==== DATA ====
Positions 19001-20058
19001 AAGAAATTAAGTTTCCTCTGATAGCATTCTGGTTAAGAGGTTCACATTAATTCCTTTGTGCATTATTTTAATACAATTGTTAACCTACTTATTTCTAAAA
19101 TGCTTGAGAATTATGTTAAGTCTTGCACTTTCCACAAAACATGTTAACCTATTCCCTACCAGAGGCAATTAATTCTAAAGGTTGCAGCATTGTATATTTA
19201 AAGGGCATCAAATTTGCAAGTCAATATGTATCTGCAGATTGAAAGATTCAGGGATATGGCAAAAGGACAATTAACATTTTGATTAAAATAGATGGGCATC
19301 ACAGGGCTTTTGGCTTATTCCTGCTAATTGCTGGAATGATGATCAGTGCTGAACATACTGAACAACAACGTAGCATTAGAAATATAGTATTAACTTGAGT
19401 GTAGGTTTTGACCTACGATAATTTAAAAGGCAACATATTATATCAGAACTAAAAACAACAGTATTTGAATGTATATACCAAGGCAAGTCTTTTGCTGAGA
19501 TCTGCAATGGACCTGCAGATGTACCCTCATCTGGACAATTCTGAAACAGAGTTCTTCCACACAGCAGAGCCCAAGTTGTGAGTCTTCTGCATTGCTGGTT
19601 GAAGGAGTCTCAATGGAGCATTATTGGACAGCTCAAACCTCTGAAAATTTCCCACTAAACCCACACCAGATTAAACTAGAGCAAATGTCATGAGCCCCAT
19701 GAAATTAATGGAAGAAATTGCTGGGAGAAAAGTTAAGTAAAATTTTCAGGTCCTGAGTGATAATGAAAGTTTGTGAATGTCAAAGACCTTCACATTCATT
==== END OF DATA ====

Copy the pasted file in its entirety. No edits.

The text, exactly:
Positions 19001-20058
19001 AAGAAATTAAGTTTCCTCTGATAGCATTCTGGTTAAGAGGTTCACATTAATTCCTTTGTGCATTATTTTAATACAATTGTTAACCTACTTATTTCTAAAA
19101 TGCTTGAGAATTATGTTAAGTCTTGCACTTTCCACAAAACATGTTAACCTATTCCCTACCAGAGGCAATTAATTCTAAAGGTTGCAGCATTGTATATTTA
19201 AAGGGCATCAAATTTGCAAGTCAATATGTATCTGCAGATTGAAAGATTCAGGGATATGGCAAAAGGACAATTAACATTTTGATTAAAATAGATGGGCATC
19301 ACAGGGCTTTTGGCTTATTCCTGCTAATTGCTGGAATGATGATCAGTGCTGAACATACTGAACAACAACGTAGCATTAGAAATATAGTATTAACTTGAGT
19401 GTAGGTTTTGACCTACGATAATTTAAAAGGCAACATATTATATCAGAACTAAAAACAACAGTATTTGAATGTATATACCAAGGCAAGTCTTTTGCTGAGA
19501 TCTGCAATGGACCTGCAGATGTACCCTCATCTGGACAATTCTGAAACAGAGTTCTTCCACACAGCAGAGCCCAAGTTGTGAGTCTTCTGCATTGCTGGTT
19601 GAAGGAGTCTCAATGGAGCATTATTGGACAGCTCAAACCTCTGAAAATTTCCCACTAAACCCACACCAGATTAAACTAGAGCAAATGTCATGAGCCCCAT
19701 GAAATTAATGGAAGAAATTGCTGGGAGAAAAGTTAAGTAAAATTTTCAGGTCCTGAGTGATAATGAAAGTTTGTGAATGTCAAAGACCTTCACATTCATT